Quebecers can thank comics for the demise of ‘hate speech’ measures: Macpherson

Don Macpherson on the reasons for the demise of the hate speech provisions of Bill 59:

To begin with, the hate-speech provisions were unnecessary. “Hate propaganda” is already an offence under the federal Criminal Code.

Nevertheless, legislating for the sake of legislating, Bill 59 would have created a new offence of hate speech. And it would have turned the Quebec human-rights commission, which is supposed to protect fundamental freedoms, into a “speech police.”

Anyone it charged with hate speech would have been liable, if found guilty by the province’s human-rights tribunal, to a fine of up to $10,000 for a first offence.

But while a conviction under the Criminal Code requires proof beyond a reasonable doubt, Bill 59 contained no such standard.

And while much has been said about how Bill 59 could have had a chilling effect on criticism of religions in Quebec, what has received less attention is that it could have had a similar effect on political debate.

For unlike the Criminal Code, Bill 59 would have specifically defended political groups against so-called hate speech.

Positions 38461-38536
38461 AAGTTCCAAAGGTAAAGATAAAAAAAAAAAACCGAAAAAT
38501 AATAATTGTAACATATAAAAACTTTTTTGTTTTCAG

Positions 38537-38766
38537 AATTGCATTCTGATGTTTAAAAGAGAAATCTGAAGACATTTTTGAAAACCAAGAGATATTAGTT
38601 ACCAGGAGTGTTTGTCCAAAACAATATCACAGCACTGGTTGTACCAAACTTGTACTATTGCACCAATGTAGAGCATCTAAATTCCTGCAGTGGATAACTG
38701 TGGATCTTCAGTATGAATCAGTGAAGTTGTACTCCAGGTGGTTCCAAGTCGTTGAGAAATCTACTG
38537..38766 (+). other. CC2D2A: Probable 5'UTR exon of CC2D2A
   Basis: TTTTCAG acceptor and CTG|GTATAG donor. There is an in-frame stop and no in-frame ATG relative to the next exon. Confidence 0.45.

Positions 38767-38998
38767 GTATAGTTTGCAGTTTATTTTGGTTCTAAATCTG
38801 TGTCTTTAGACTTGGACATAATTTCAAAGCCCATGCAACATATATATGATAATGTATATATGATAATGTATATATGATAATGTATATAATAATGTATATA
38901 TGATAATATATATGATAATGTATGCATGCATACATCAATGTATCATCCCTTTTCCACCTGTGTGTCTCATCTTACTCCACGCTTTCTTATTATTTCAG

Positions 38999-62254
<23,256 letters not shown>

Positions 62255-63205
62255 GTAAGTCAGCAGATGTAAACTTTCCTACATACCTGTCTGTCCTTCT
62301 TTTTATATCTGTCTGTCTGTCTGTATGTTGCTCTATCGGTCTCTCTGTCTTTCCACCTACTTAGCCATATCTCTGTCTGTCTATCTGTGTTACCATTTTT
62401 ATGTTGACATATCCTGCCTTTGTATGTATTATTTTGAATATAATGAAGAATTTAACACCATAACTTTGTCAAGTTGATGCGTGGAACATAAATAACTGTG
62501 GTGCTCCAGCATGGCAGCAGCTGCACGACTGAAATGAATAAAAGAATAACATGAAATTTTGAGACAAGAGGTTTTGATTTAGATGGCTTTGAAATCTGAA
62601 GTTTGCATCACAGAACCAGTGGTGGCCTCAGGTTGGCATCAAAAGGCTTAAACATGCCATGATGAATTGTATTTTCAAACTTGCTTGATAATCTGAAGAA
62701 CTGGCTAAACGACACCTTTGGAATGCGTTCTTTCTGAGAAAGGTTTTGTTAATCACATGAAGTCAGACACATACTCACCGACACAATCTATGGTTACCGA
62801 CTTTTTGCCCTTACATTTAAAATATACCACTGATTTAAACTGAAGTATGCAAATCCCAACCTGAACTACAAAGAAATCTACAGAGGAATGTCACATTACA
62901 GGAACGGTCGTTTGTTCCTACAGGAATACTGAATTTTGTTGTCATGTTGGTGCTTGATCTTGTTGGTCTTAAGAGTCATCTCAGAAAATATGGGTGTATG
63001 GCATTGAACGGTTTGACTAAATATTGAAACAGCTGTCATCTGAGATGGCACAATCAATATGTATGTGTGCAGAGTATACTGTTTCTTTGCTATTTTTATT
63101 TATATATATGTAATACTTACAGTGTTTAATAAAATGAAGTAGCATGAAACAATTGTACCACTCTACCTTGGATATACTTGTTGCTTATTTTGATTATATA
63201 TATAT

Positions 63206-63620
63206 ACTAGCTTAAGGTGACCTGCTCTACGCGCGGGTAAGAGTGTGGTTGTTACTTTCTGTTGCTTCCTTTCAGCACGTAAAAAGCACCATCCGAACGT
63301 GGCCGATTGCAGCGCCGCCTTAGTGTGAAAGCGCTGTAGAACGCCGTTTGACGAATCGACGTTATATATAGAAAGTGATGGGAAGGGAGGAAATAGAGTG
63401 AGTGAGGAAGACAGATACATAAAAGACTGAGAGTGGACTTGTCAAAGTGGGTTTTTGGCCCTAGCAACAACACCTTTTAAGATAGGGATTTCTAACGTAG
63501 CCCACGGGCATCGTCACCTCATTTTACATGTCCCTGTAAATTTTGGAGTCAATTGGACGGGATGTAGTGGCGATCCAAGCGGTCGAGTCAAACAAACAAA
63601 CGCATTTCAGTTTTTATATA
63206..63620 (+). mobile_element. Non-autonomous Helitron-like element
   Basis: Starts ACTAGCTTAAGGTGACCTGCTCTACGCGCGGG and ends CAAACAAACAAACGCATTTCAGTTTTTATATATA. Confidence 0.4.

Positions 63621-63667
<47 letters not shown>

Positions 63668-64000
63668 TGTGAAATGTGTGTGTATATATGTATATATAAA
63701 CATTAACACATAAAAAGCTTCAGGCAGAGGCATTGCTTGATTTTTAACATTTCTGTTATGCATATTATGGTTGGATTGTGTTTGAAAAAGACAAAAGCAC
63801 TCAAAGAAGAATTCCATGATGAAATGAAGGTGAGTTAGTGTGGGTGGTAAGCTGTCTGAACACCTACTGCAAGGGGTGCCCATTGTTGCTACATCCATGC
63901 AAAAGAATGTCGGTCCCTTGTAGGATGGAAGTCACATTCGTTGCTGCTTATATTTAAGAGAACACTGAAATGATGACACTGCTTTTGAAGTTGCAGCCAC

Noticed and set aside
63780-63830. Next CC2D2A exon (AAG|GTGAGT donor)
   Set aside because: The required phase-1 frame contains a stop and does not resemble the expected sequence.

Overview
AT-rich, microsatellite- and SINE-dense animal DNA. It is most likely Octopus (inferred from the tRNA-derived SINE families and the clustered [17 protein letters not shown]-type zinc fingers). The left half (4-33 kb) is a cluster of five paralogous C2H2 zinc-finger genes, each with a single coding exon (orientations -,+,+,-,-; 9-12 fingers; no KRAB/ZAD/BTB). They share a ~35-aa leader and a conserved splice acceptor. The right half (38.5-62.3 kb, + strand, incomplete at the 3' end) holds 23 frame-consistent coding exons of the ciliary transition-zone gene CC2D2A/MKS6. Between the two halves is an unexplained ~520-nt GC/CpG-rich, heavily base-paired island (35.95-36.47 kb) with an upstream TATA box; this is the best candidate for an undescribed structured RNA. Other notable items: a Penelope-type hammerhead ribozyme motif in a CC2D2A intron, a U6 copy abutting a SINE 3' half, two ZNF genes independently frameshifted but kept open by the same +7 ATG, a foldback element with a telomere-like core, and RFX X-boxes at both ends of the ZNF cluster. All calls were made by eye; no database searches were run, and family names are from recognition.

This would have been a boon to the Quebec nationalists who have complained that any but the mildest criticism of them and their movement, especially by English-language commentators, amounts to “francophobia.”

Bill 59 would have armed them with a weapon with which to harass their critics by constantly filing new complaints, the way Bill 101 hobbyists do for petty violations of obscure rules on the language of restaurant menus.

Not much public attention was paid to Bill 59, however, until the comics’ protest on a televised comedy awards show two weeks ago.

The protesters didn’t mention Bill 59. And while they pretended to be court jesters using humour to speak truth to power, their actual, somewhat less noble cause was their own freedom to continue to cruelly mock a physically deformed adolescent.

But the protest did make freedom of expression suddenly fashionable in Quebec.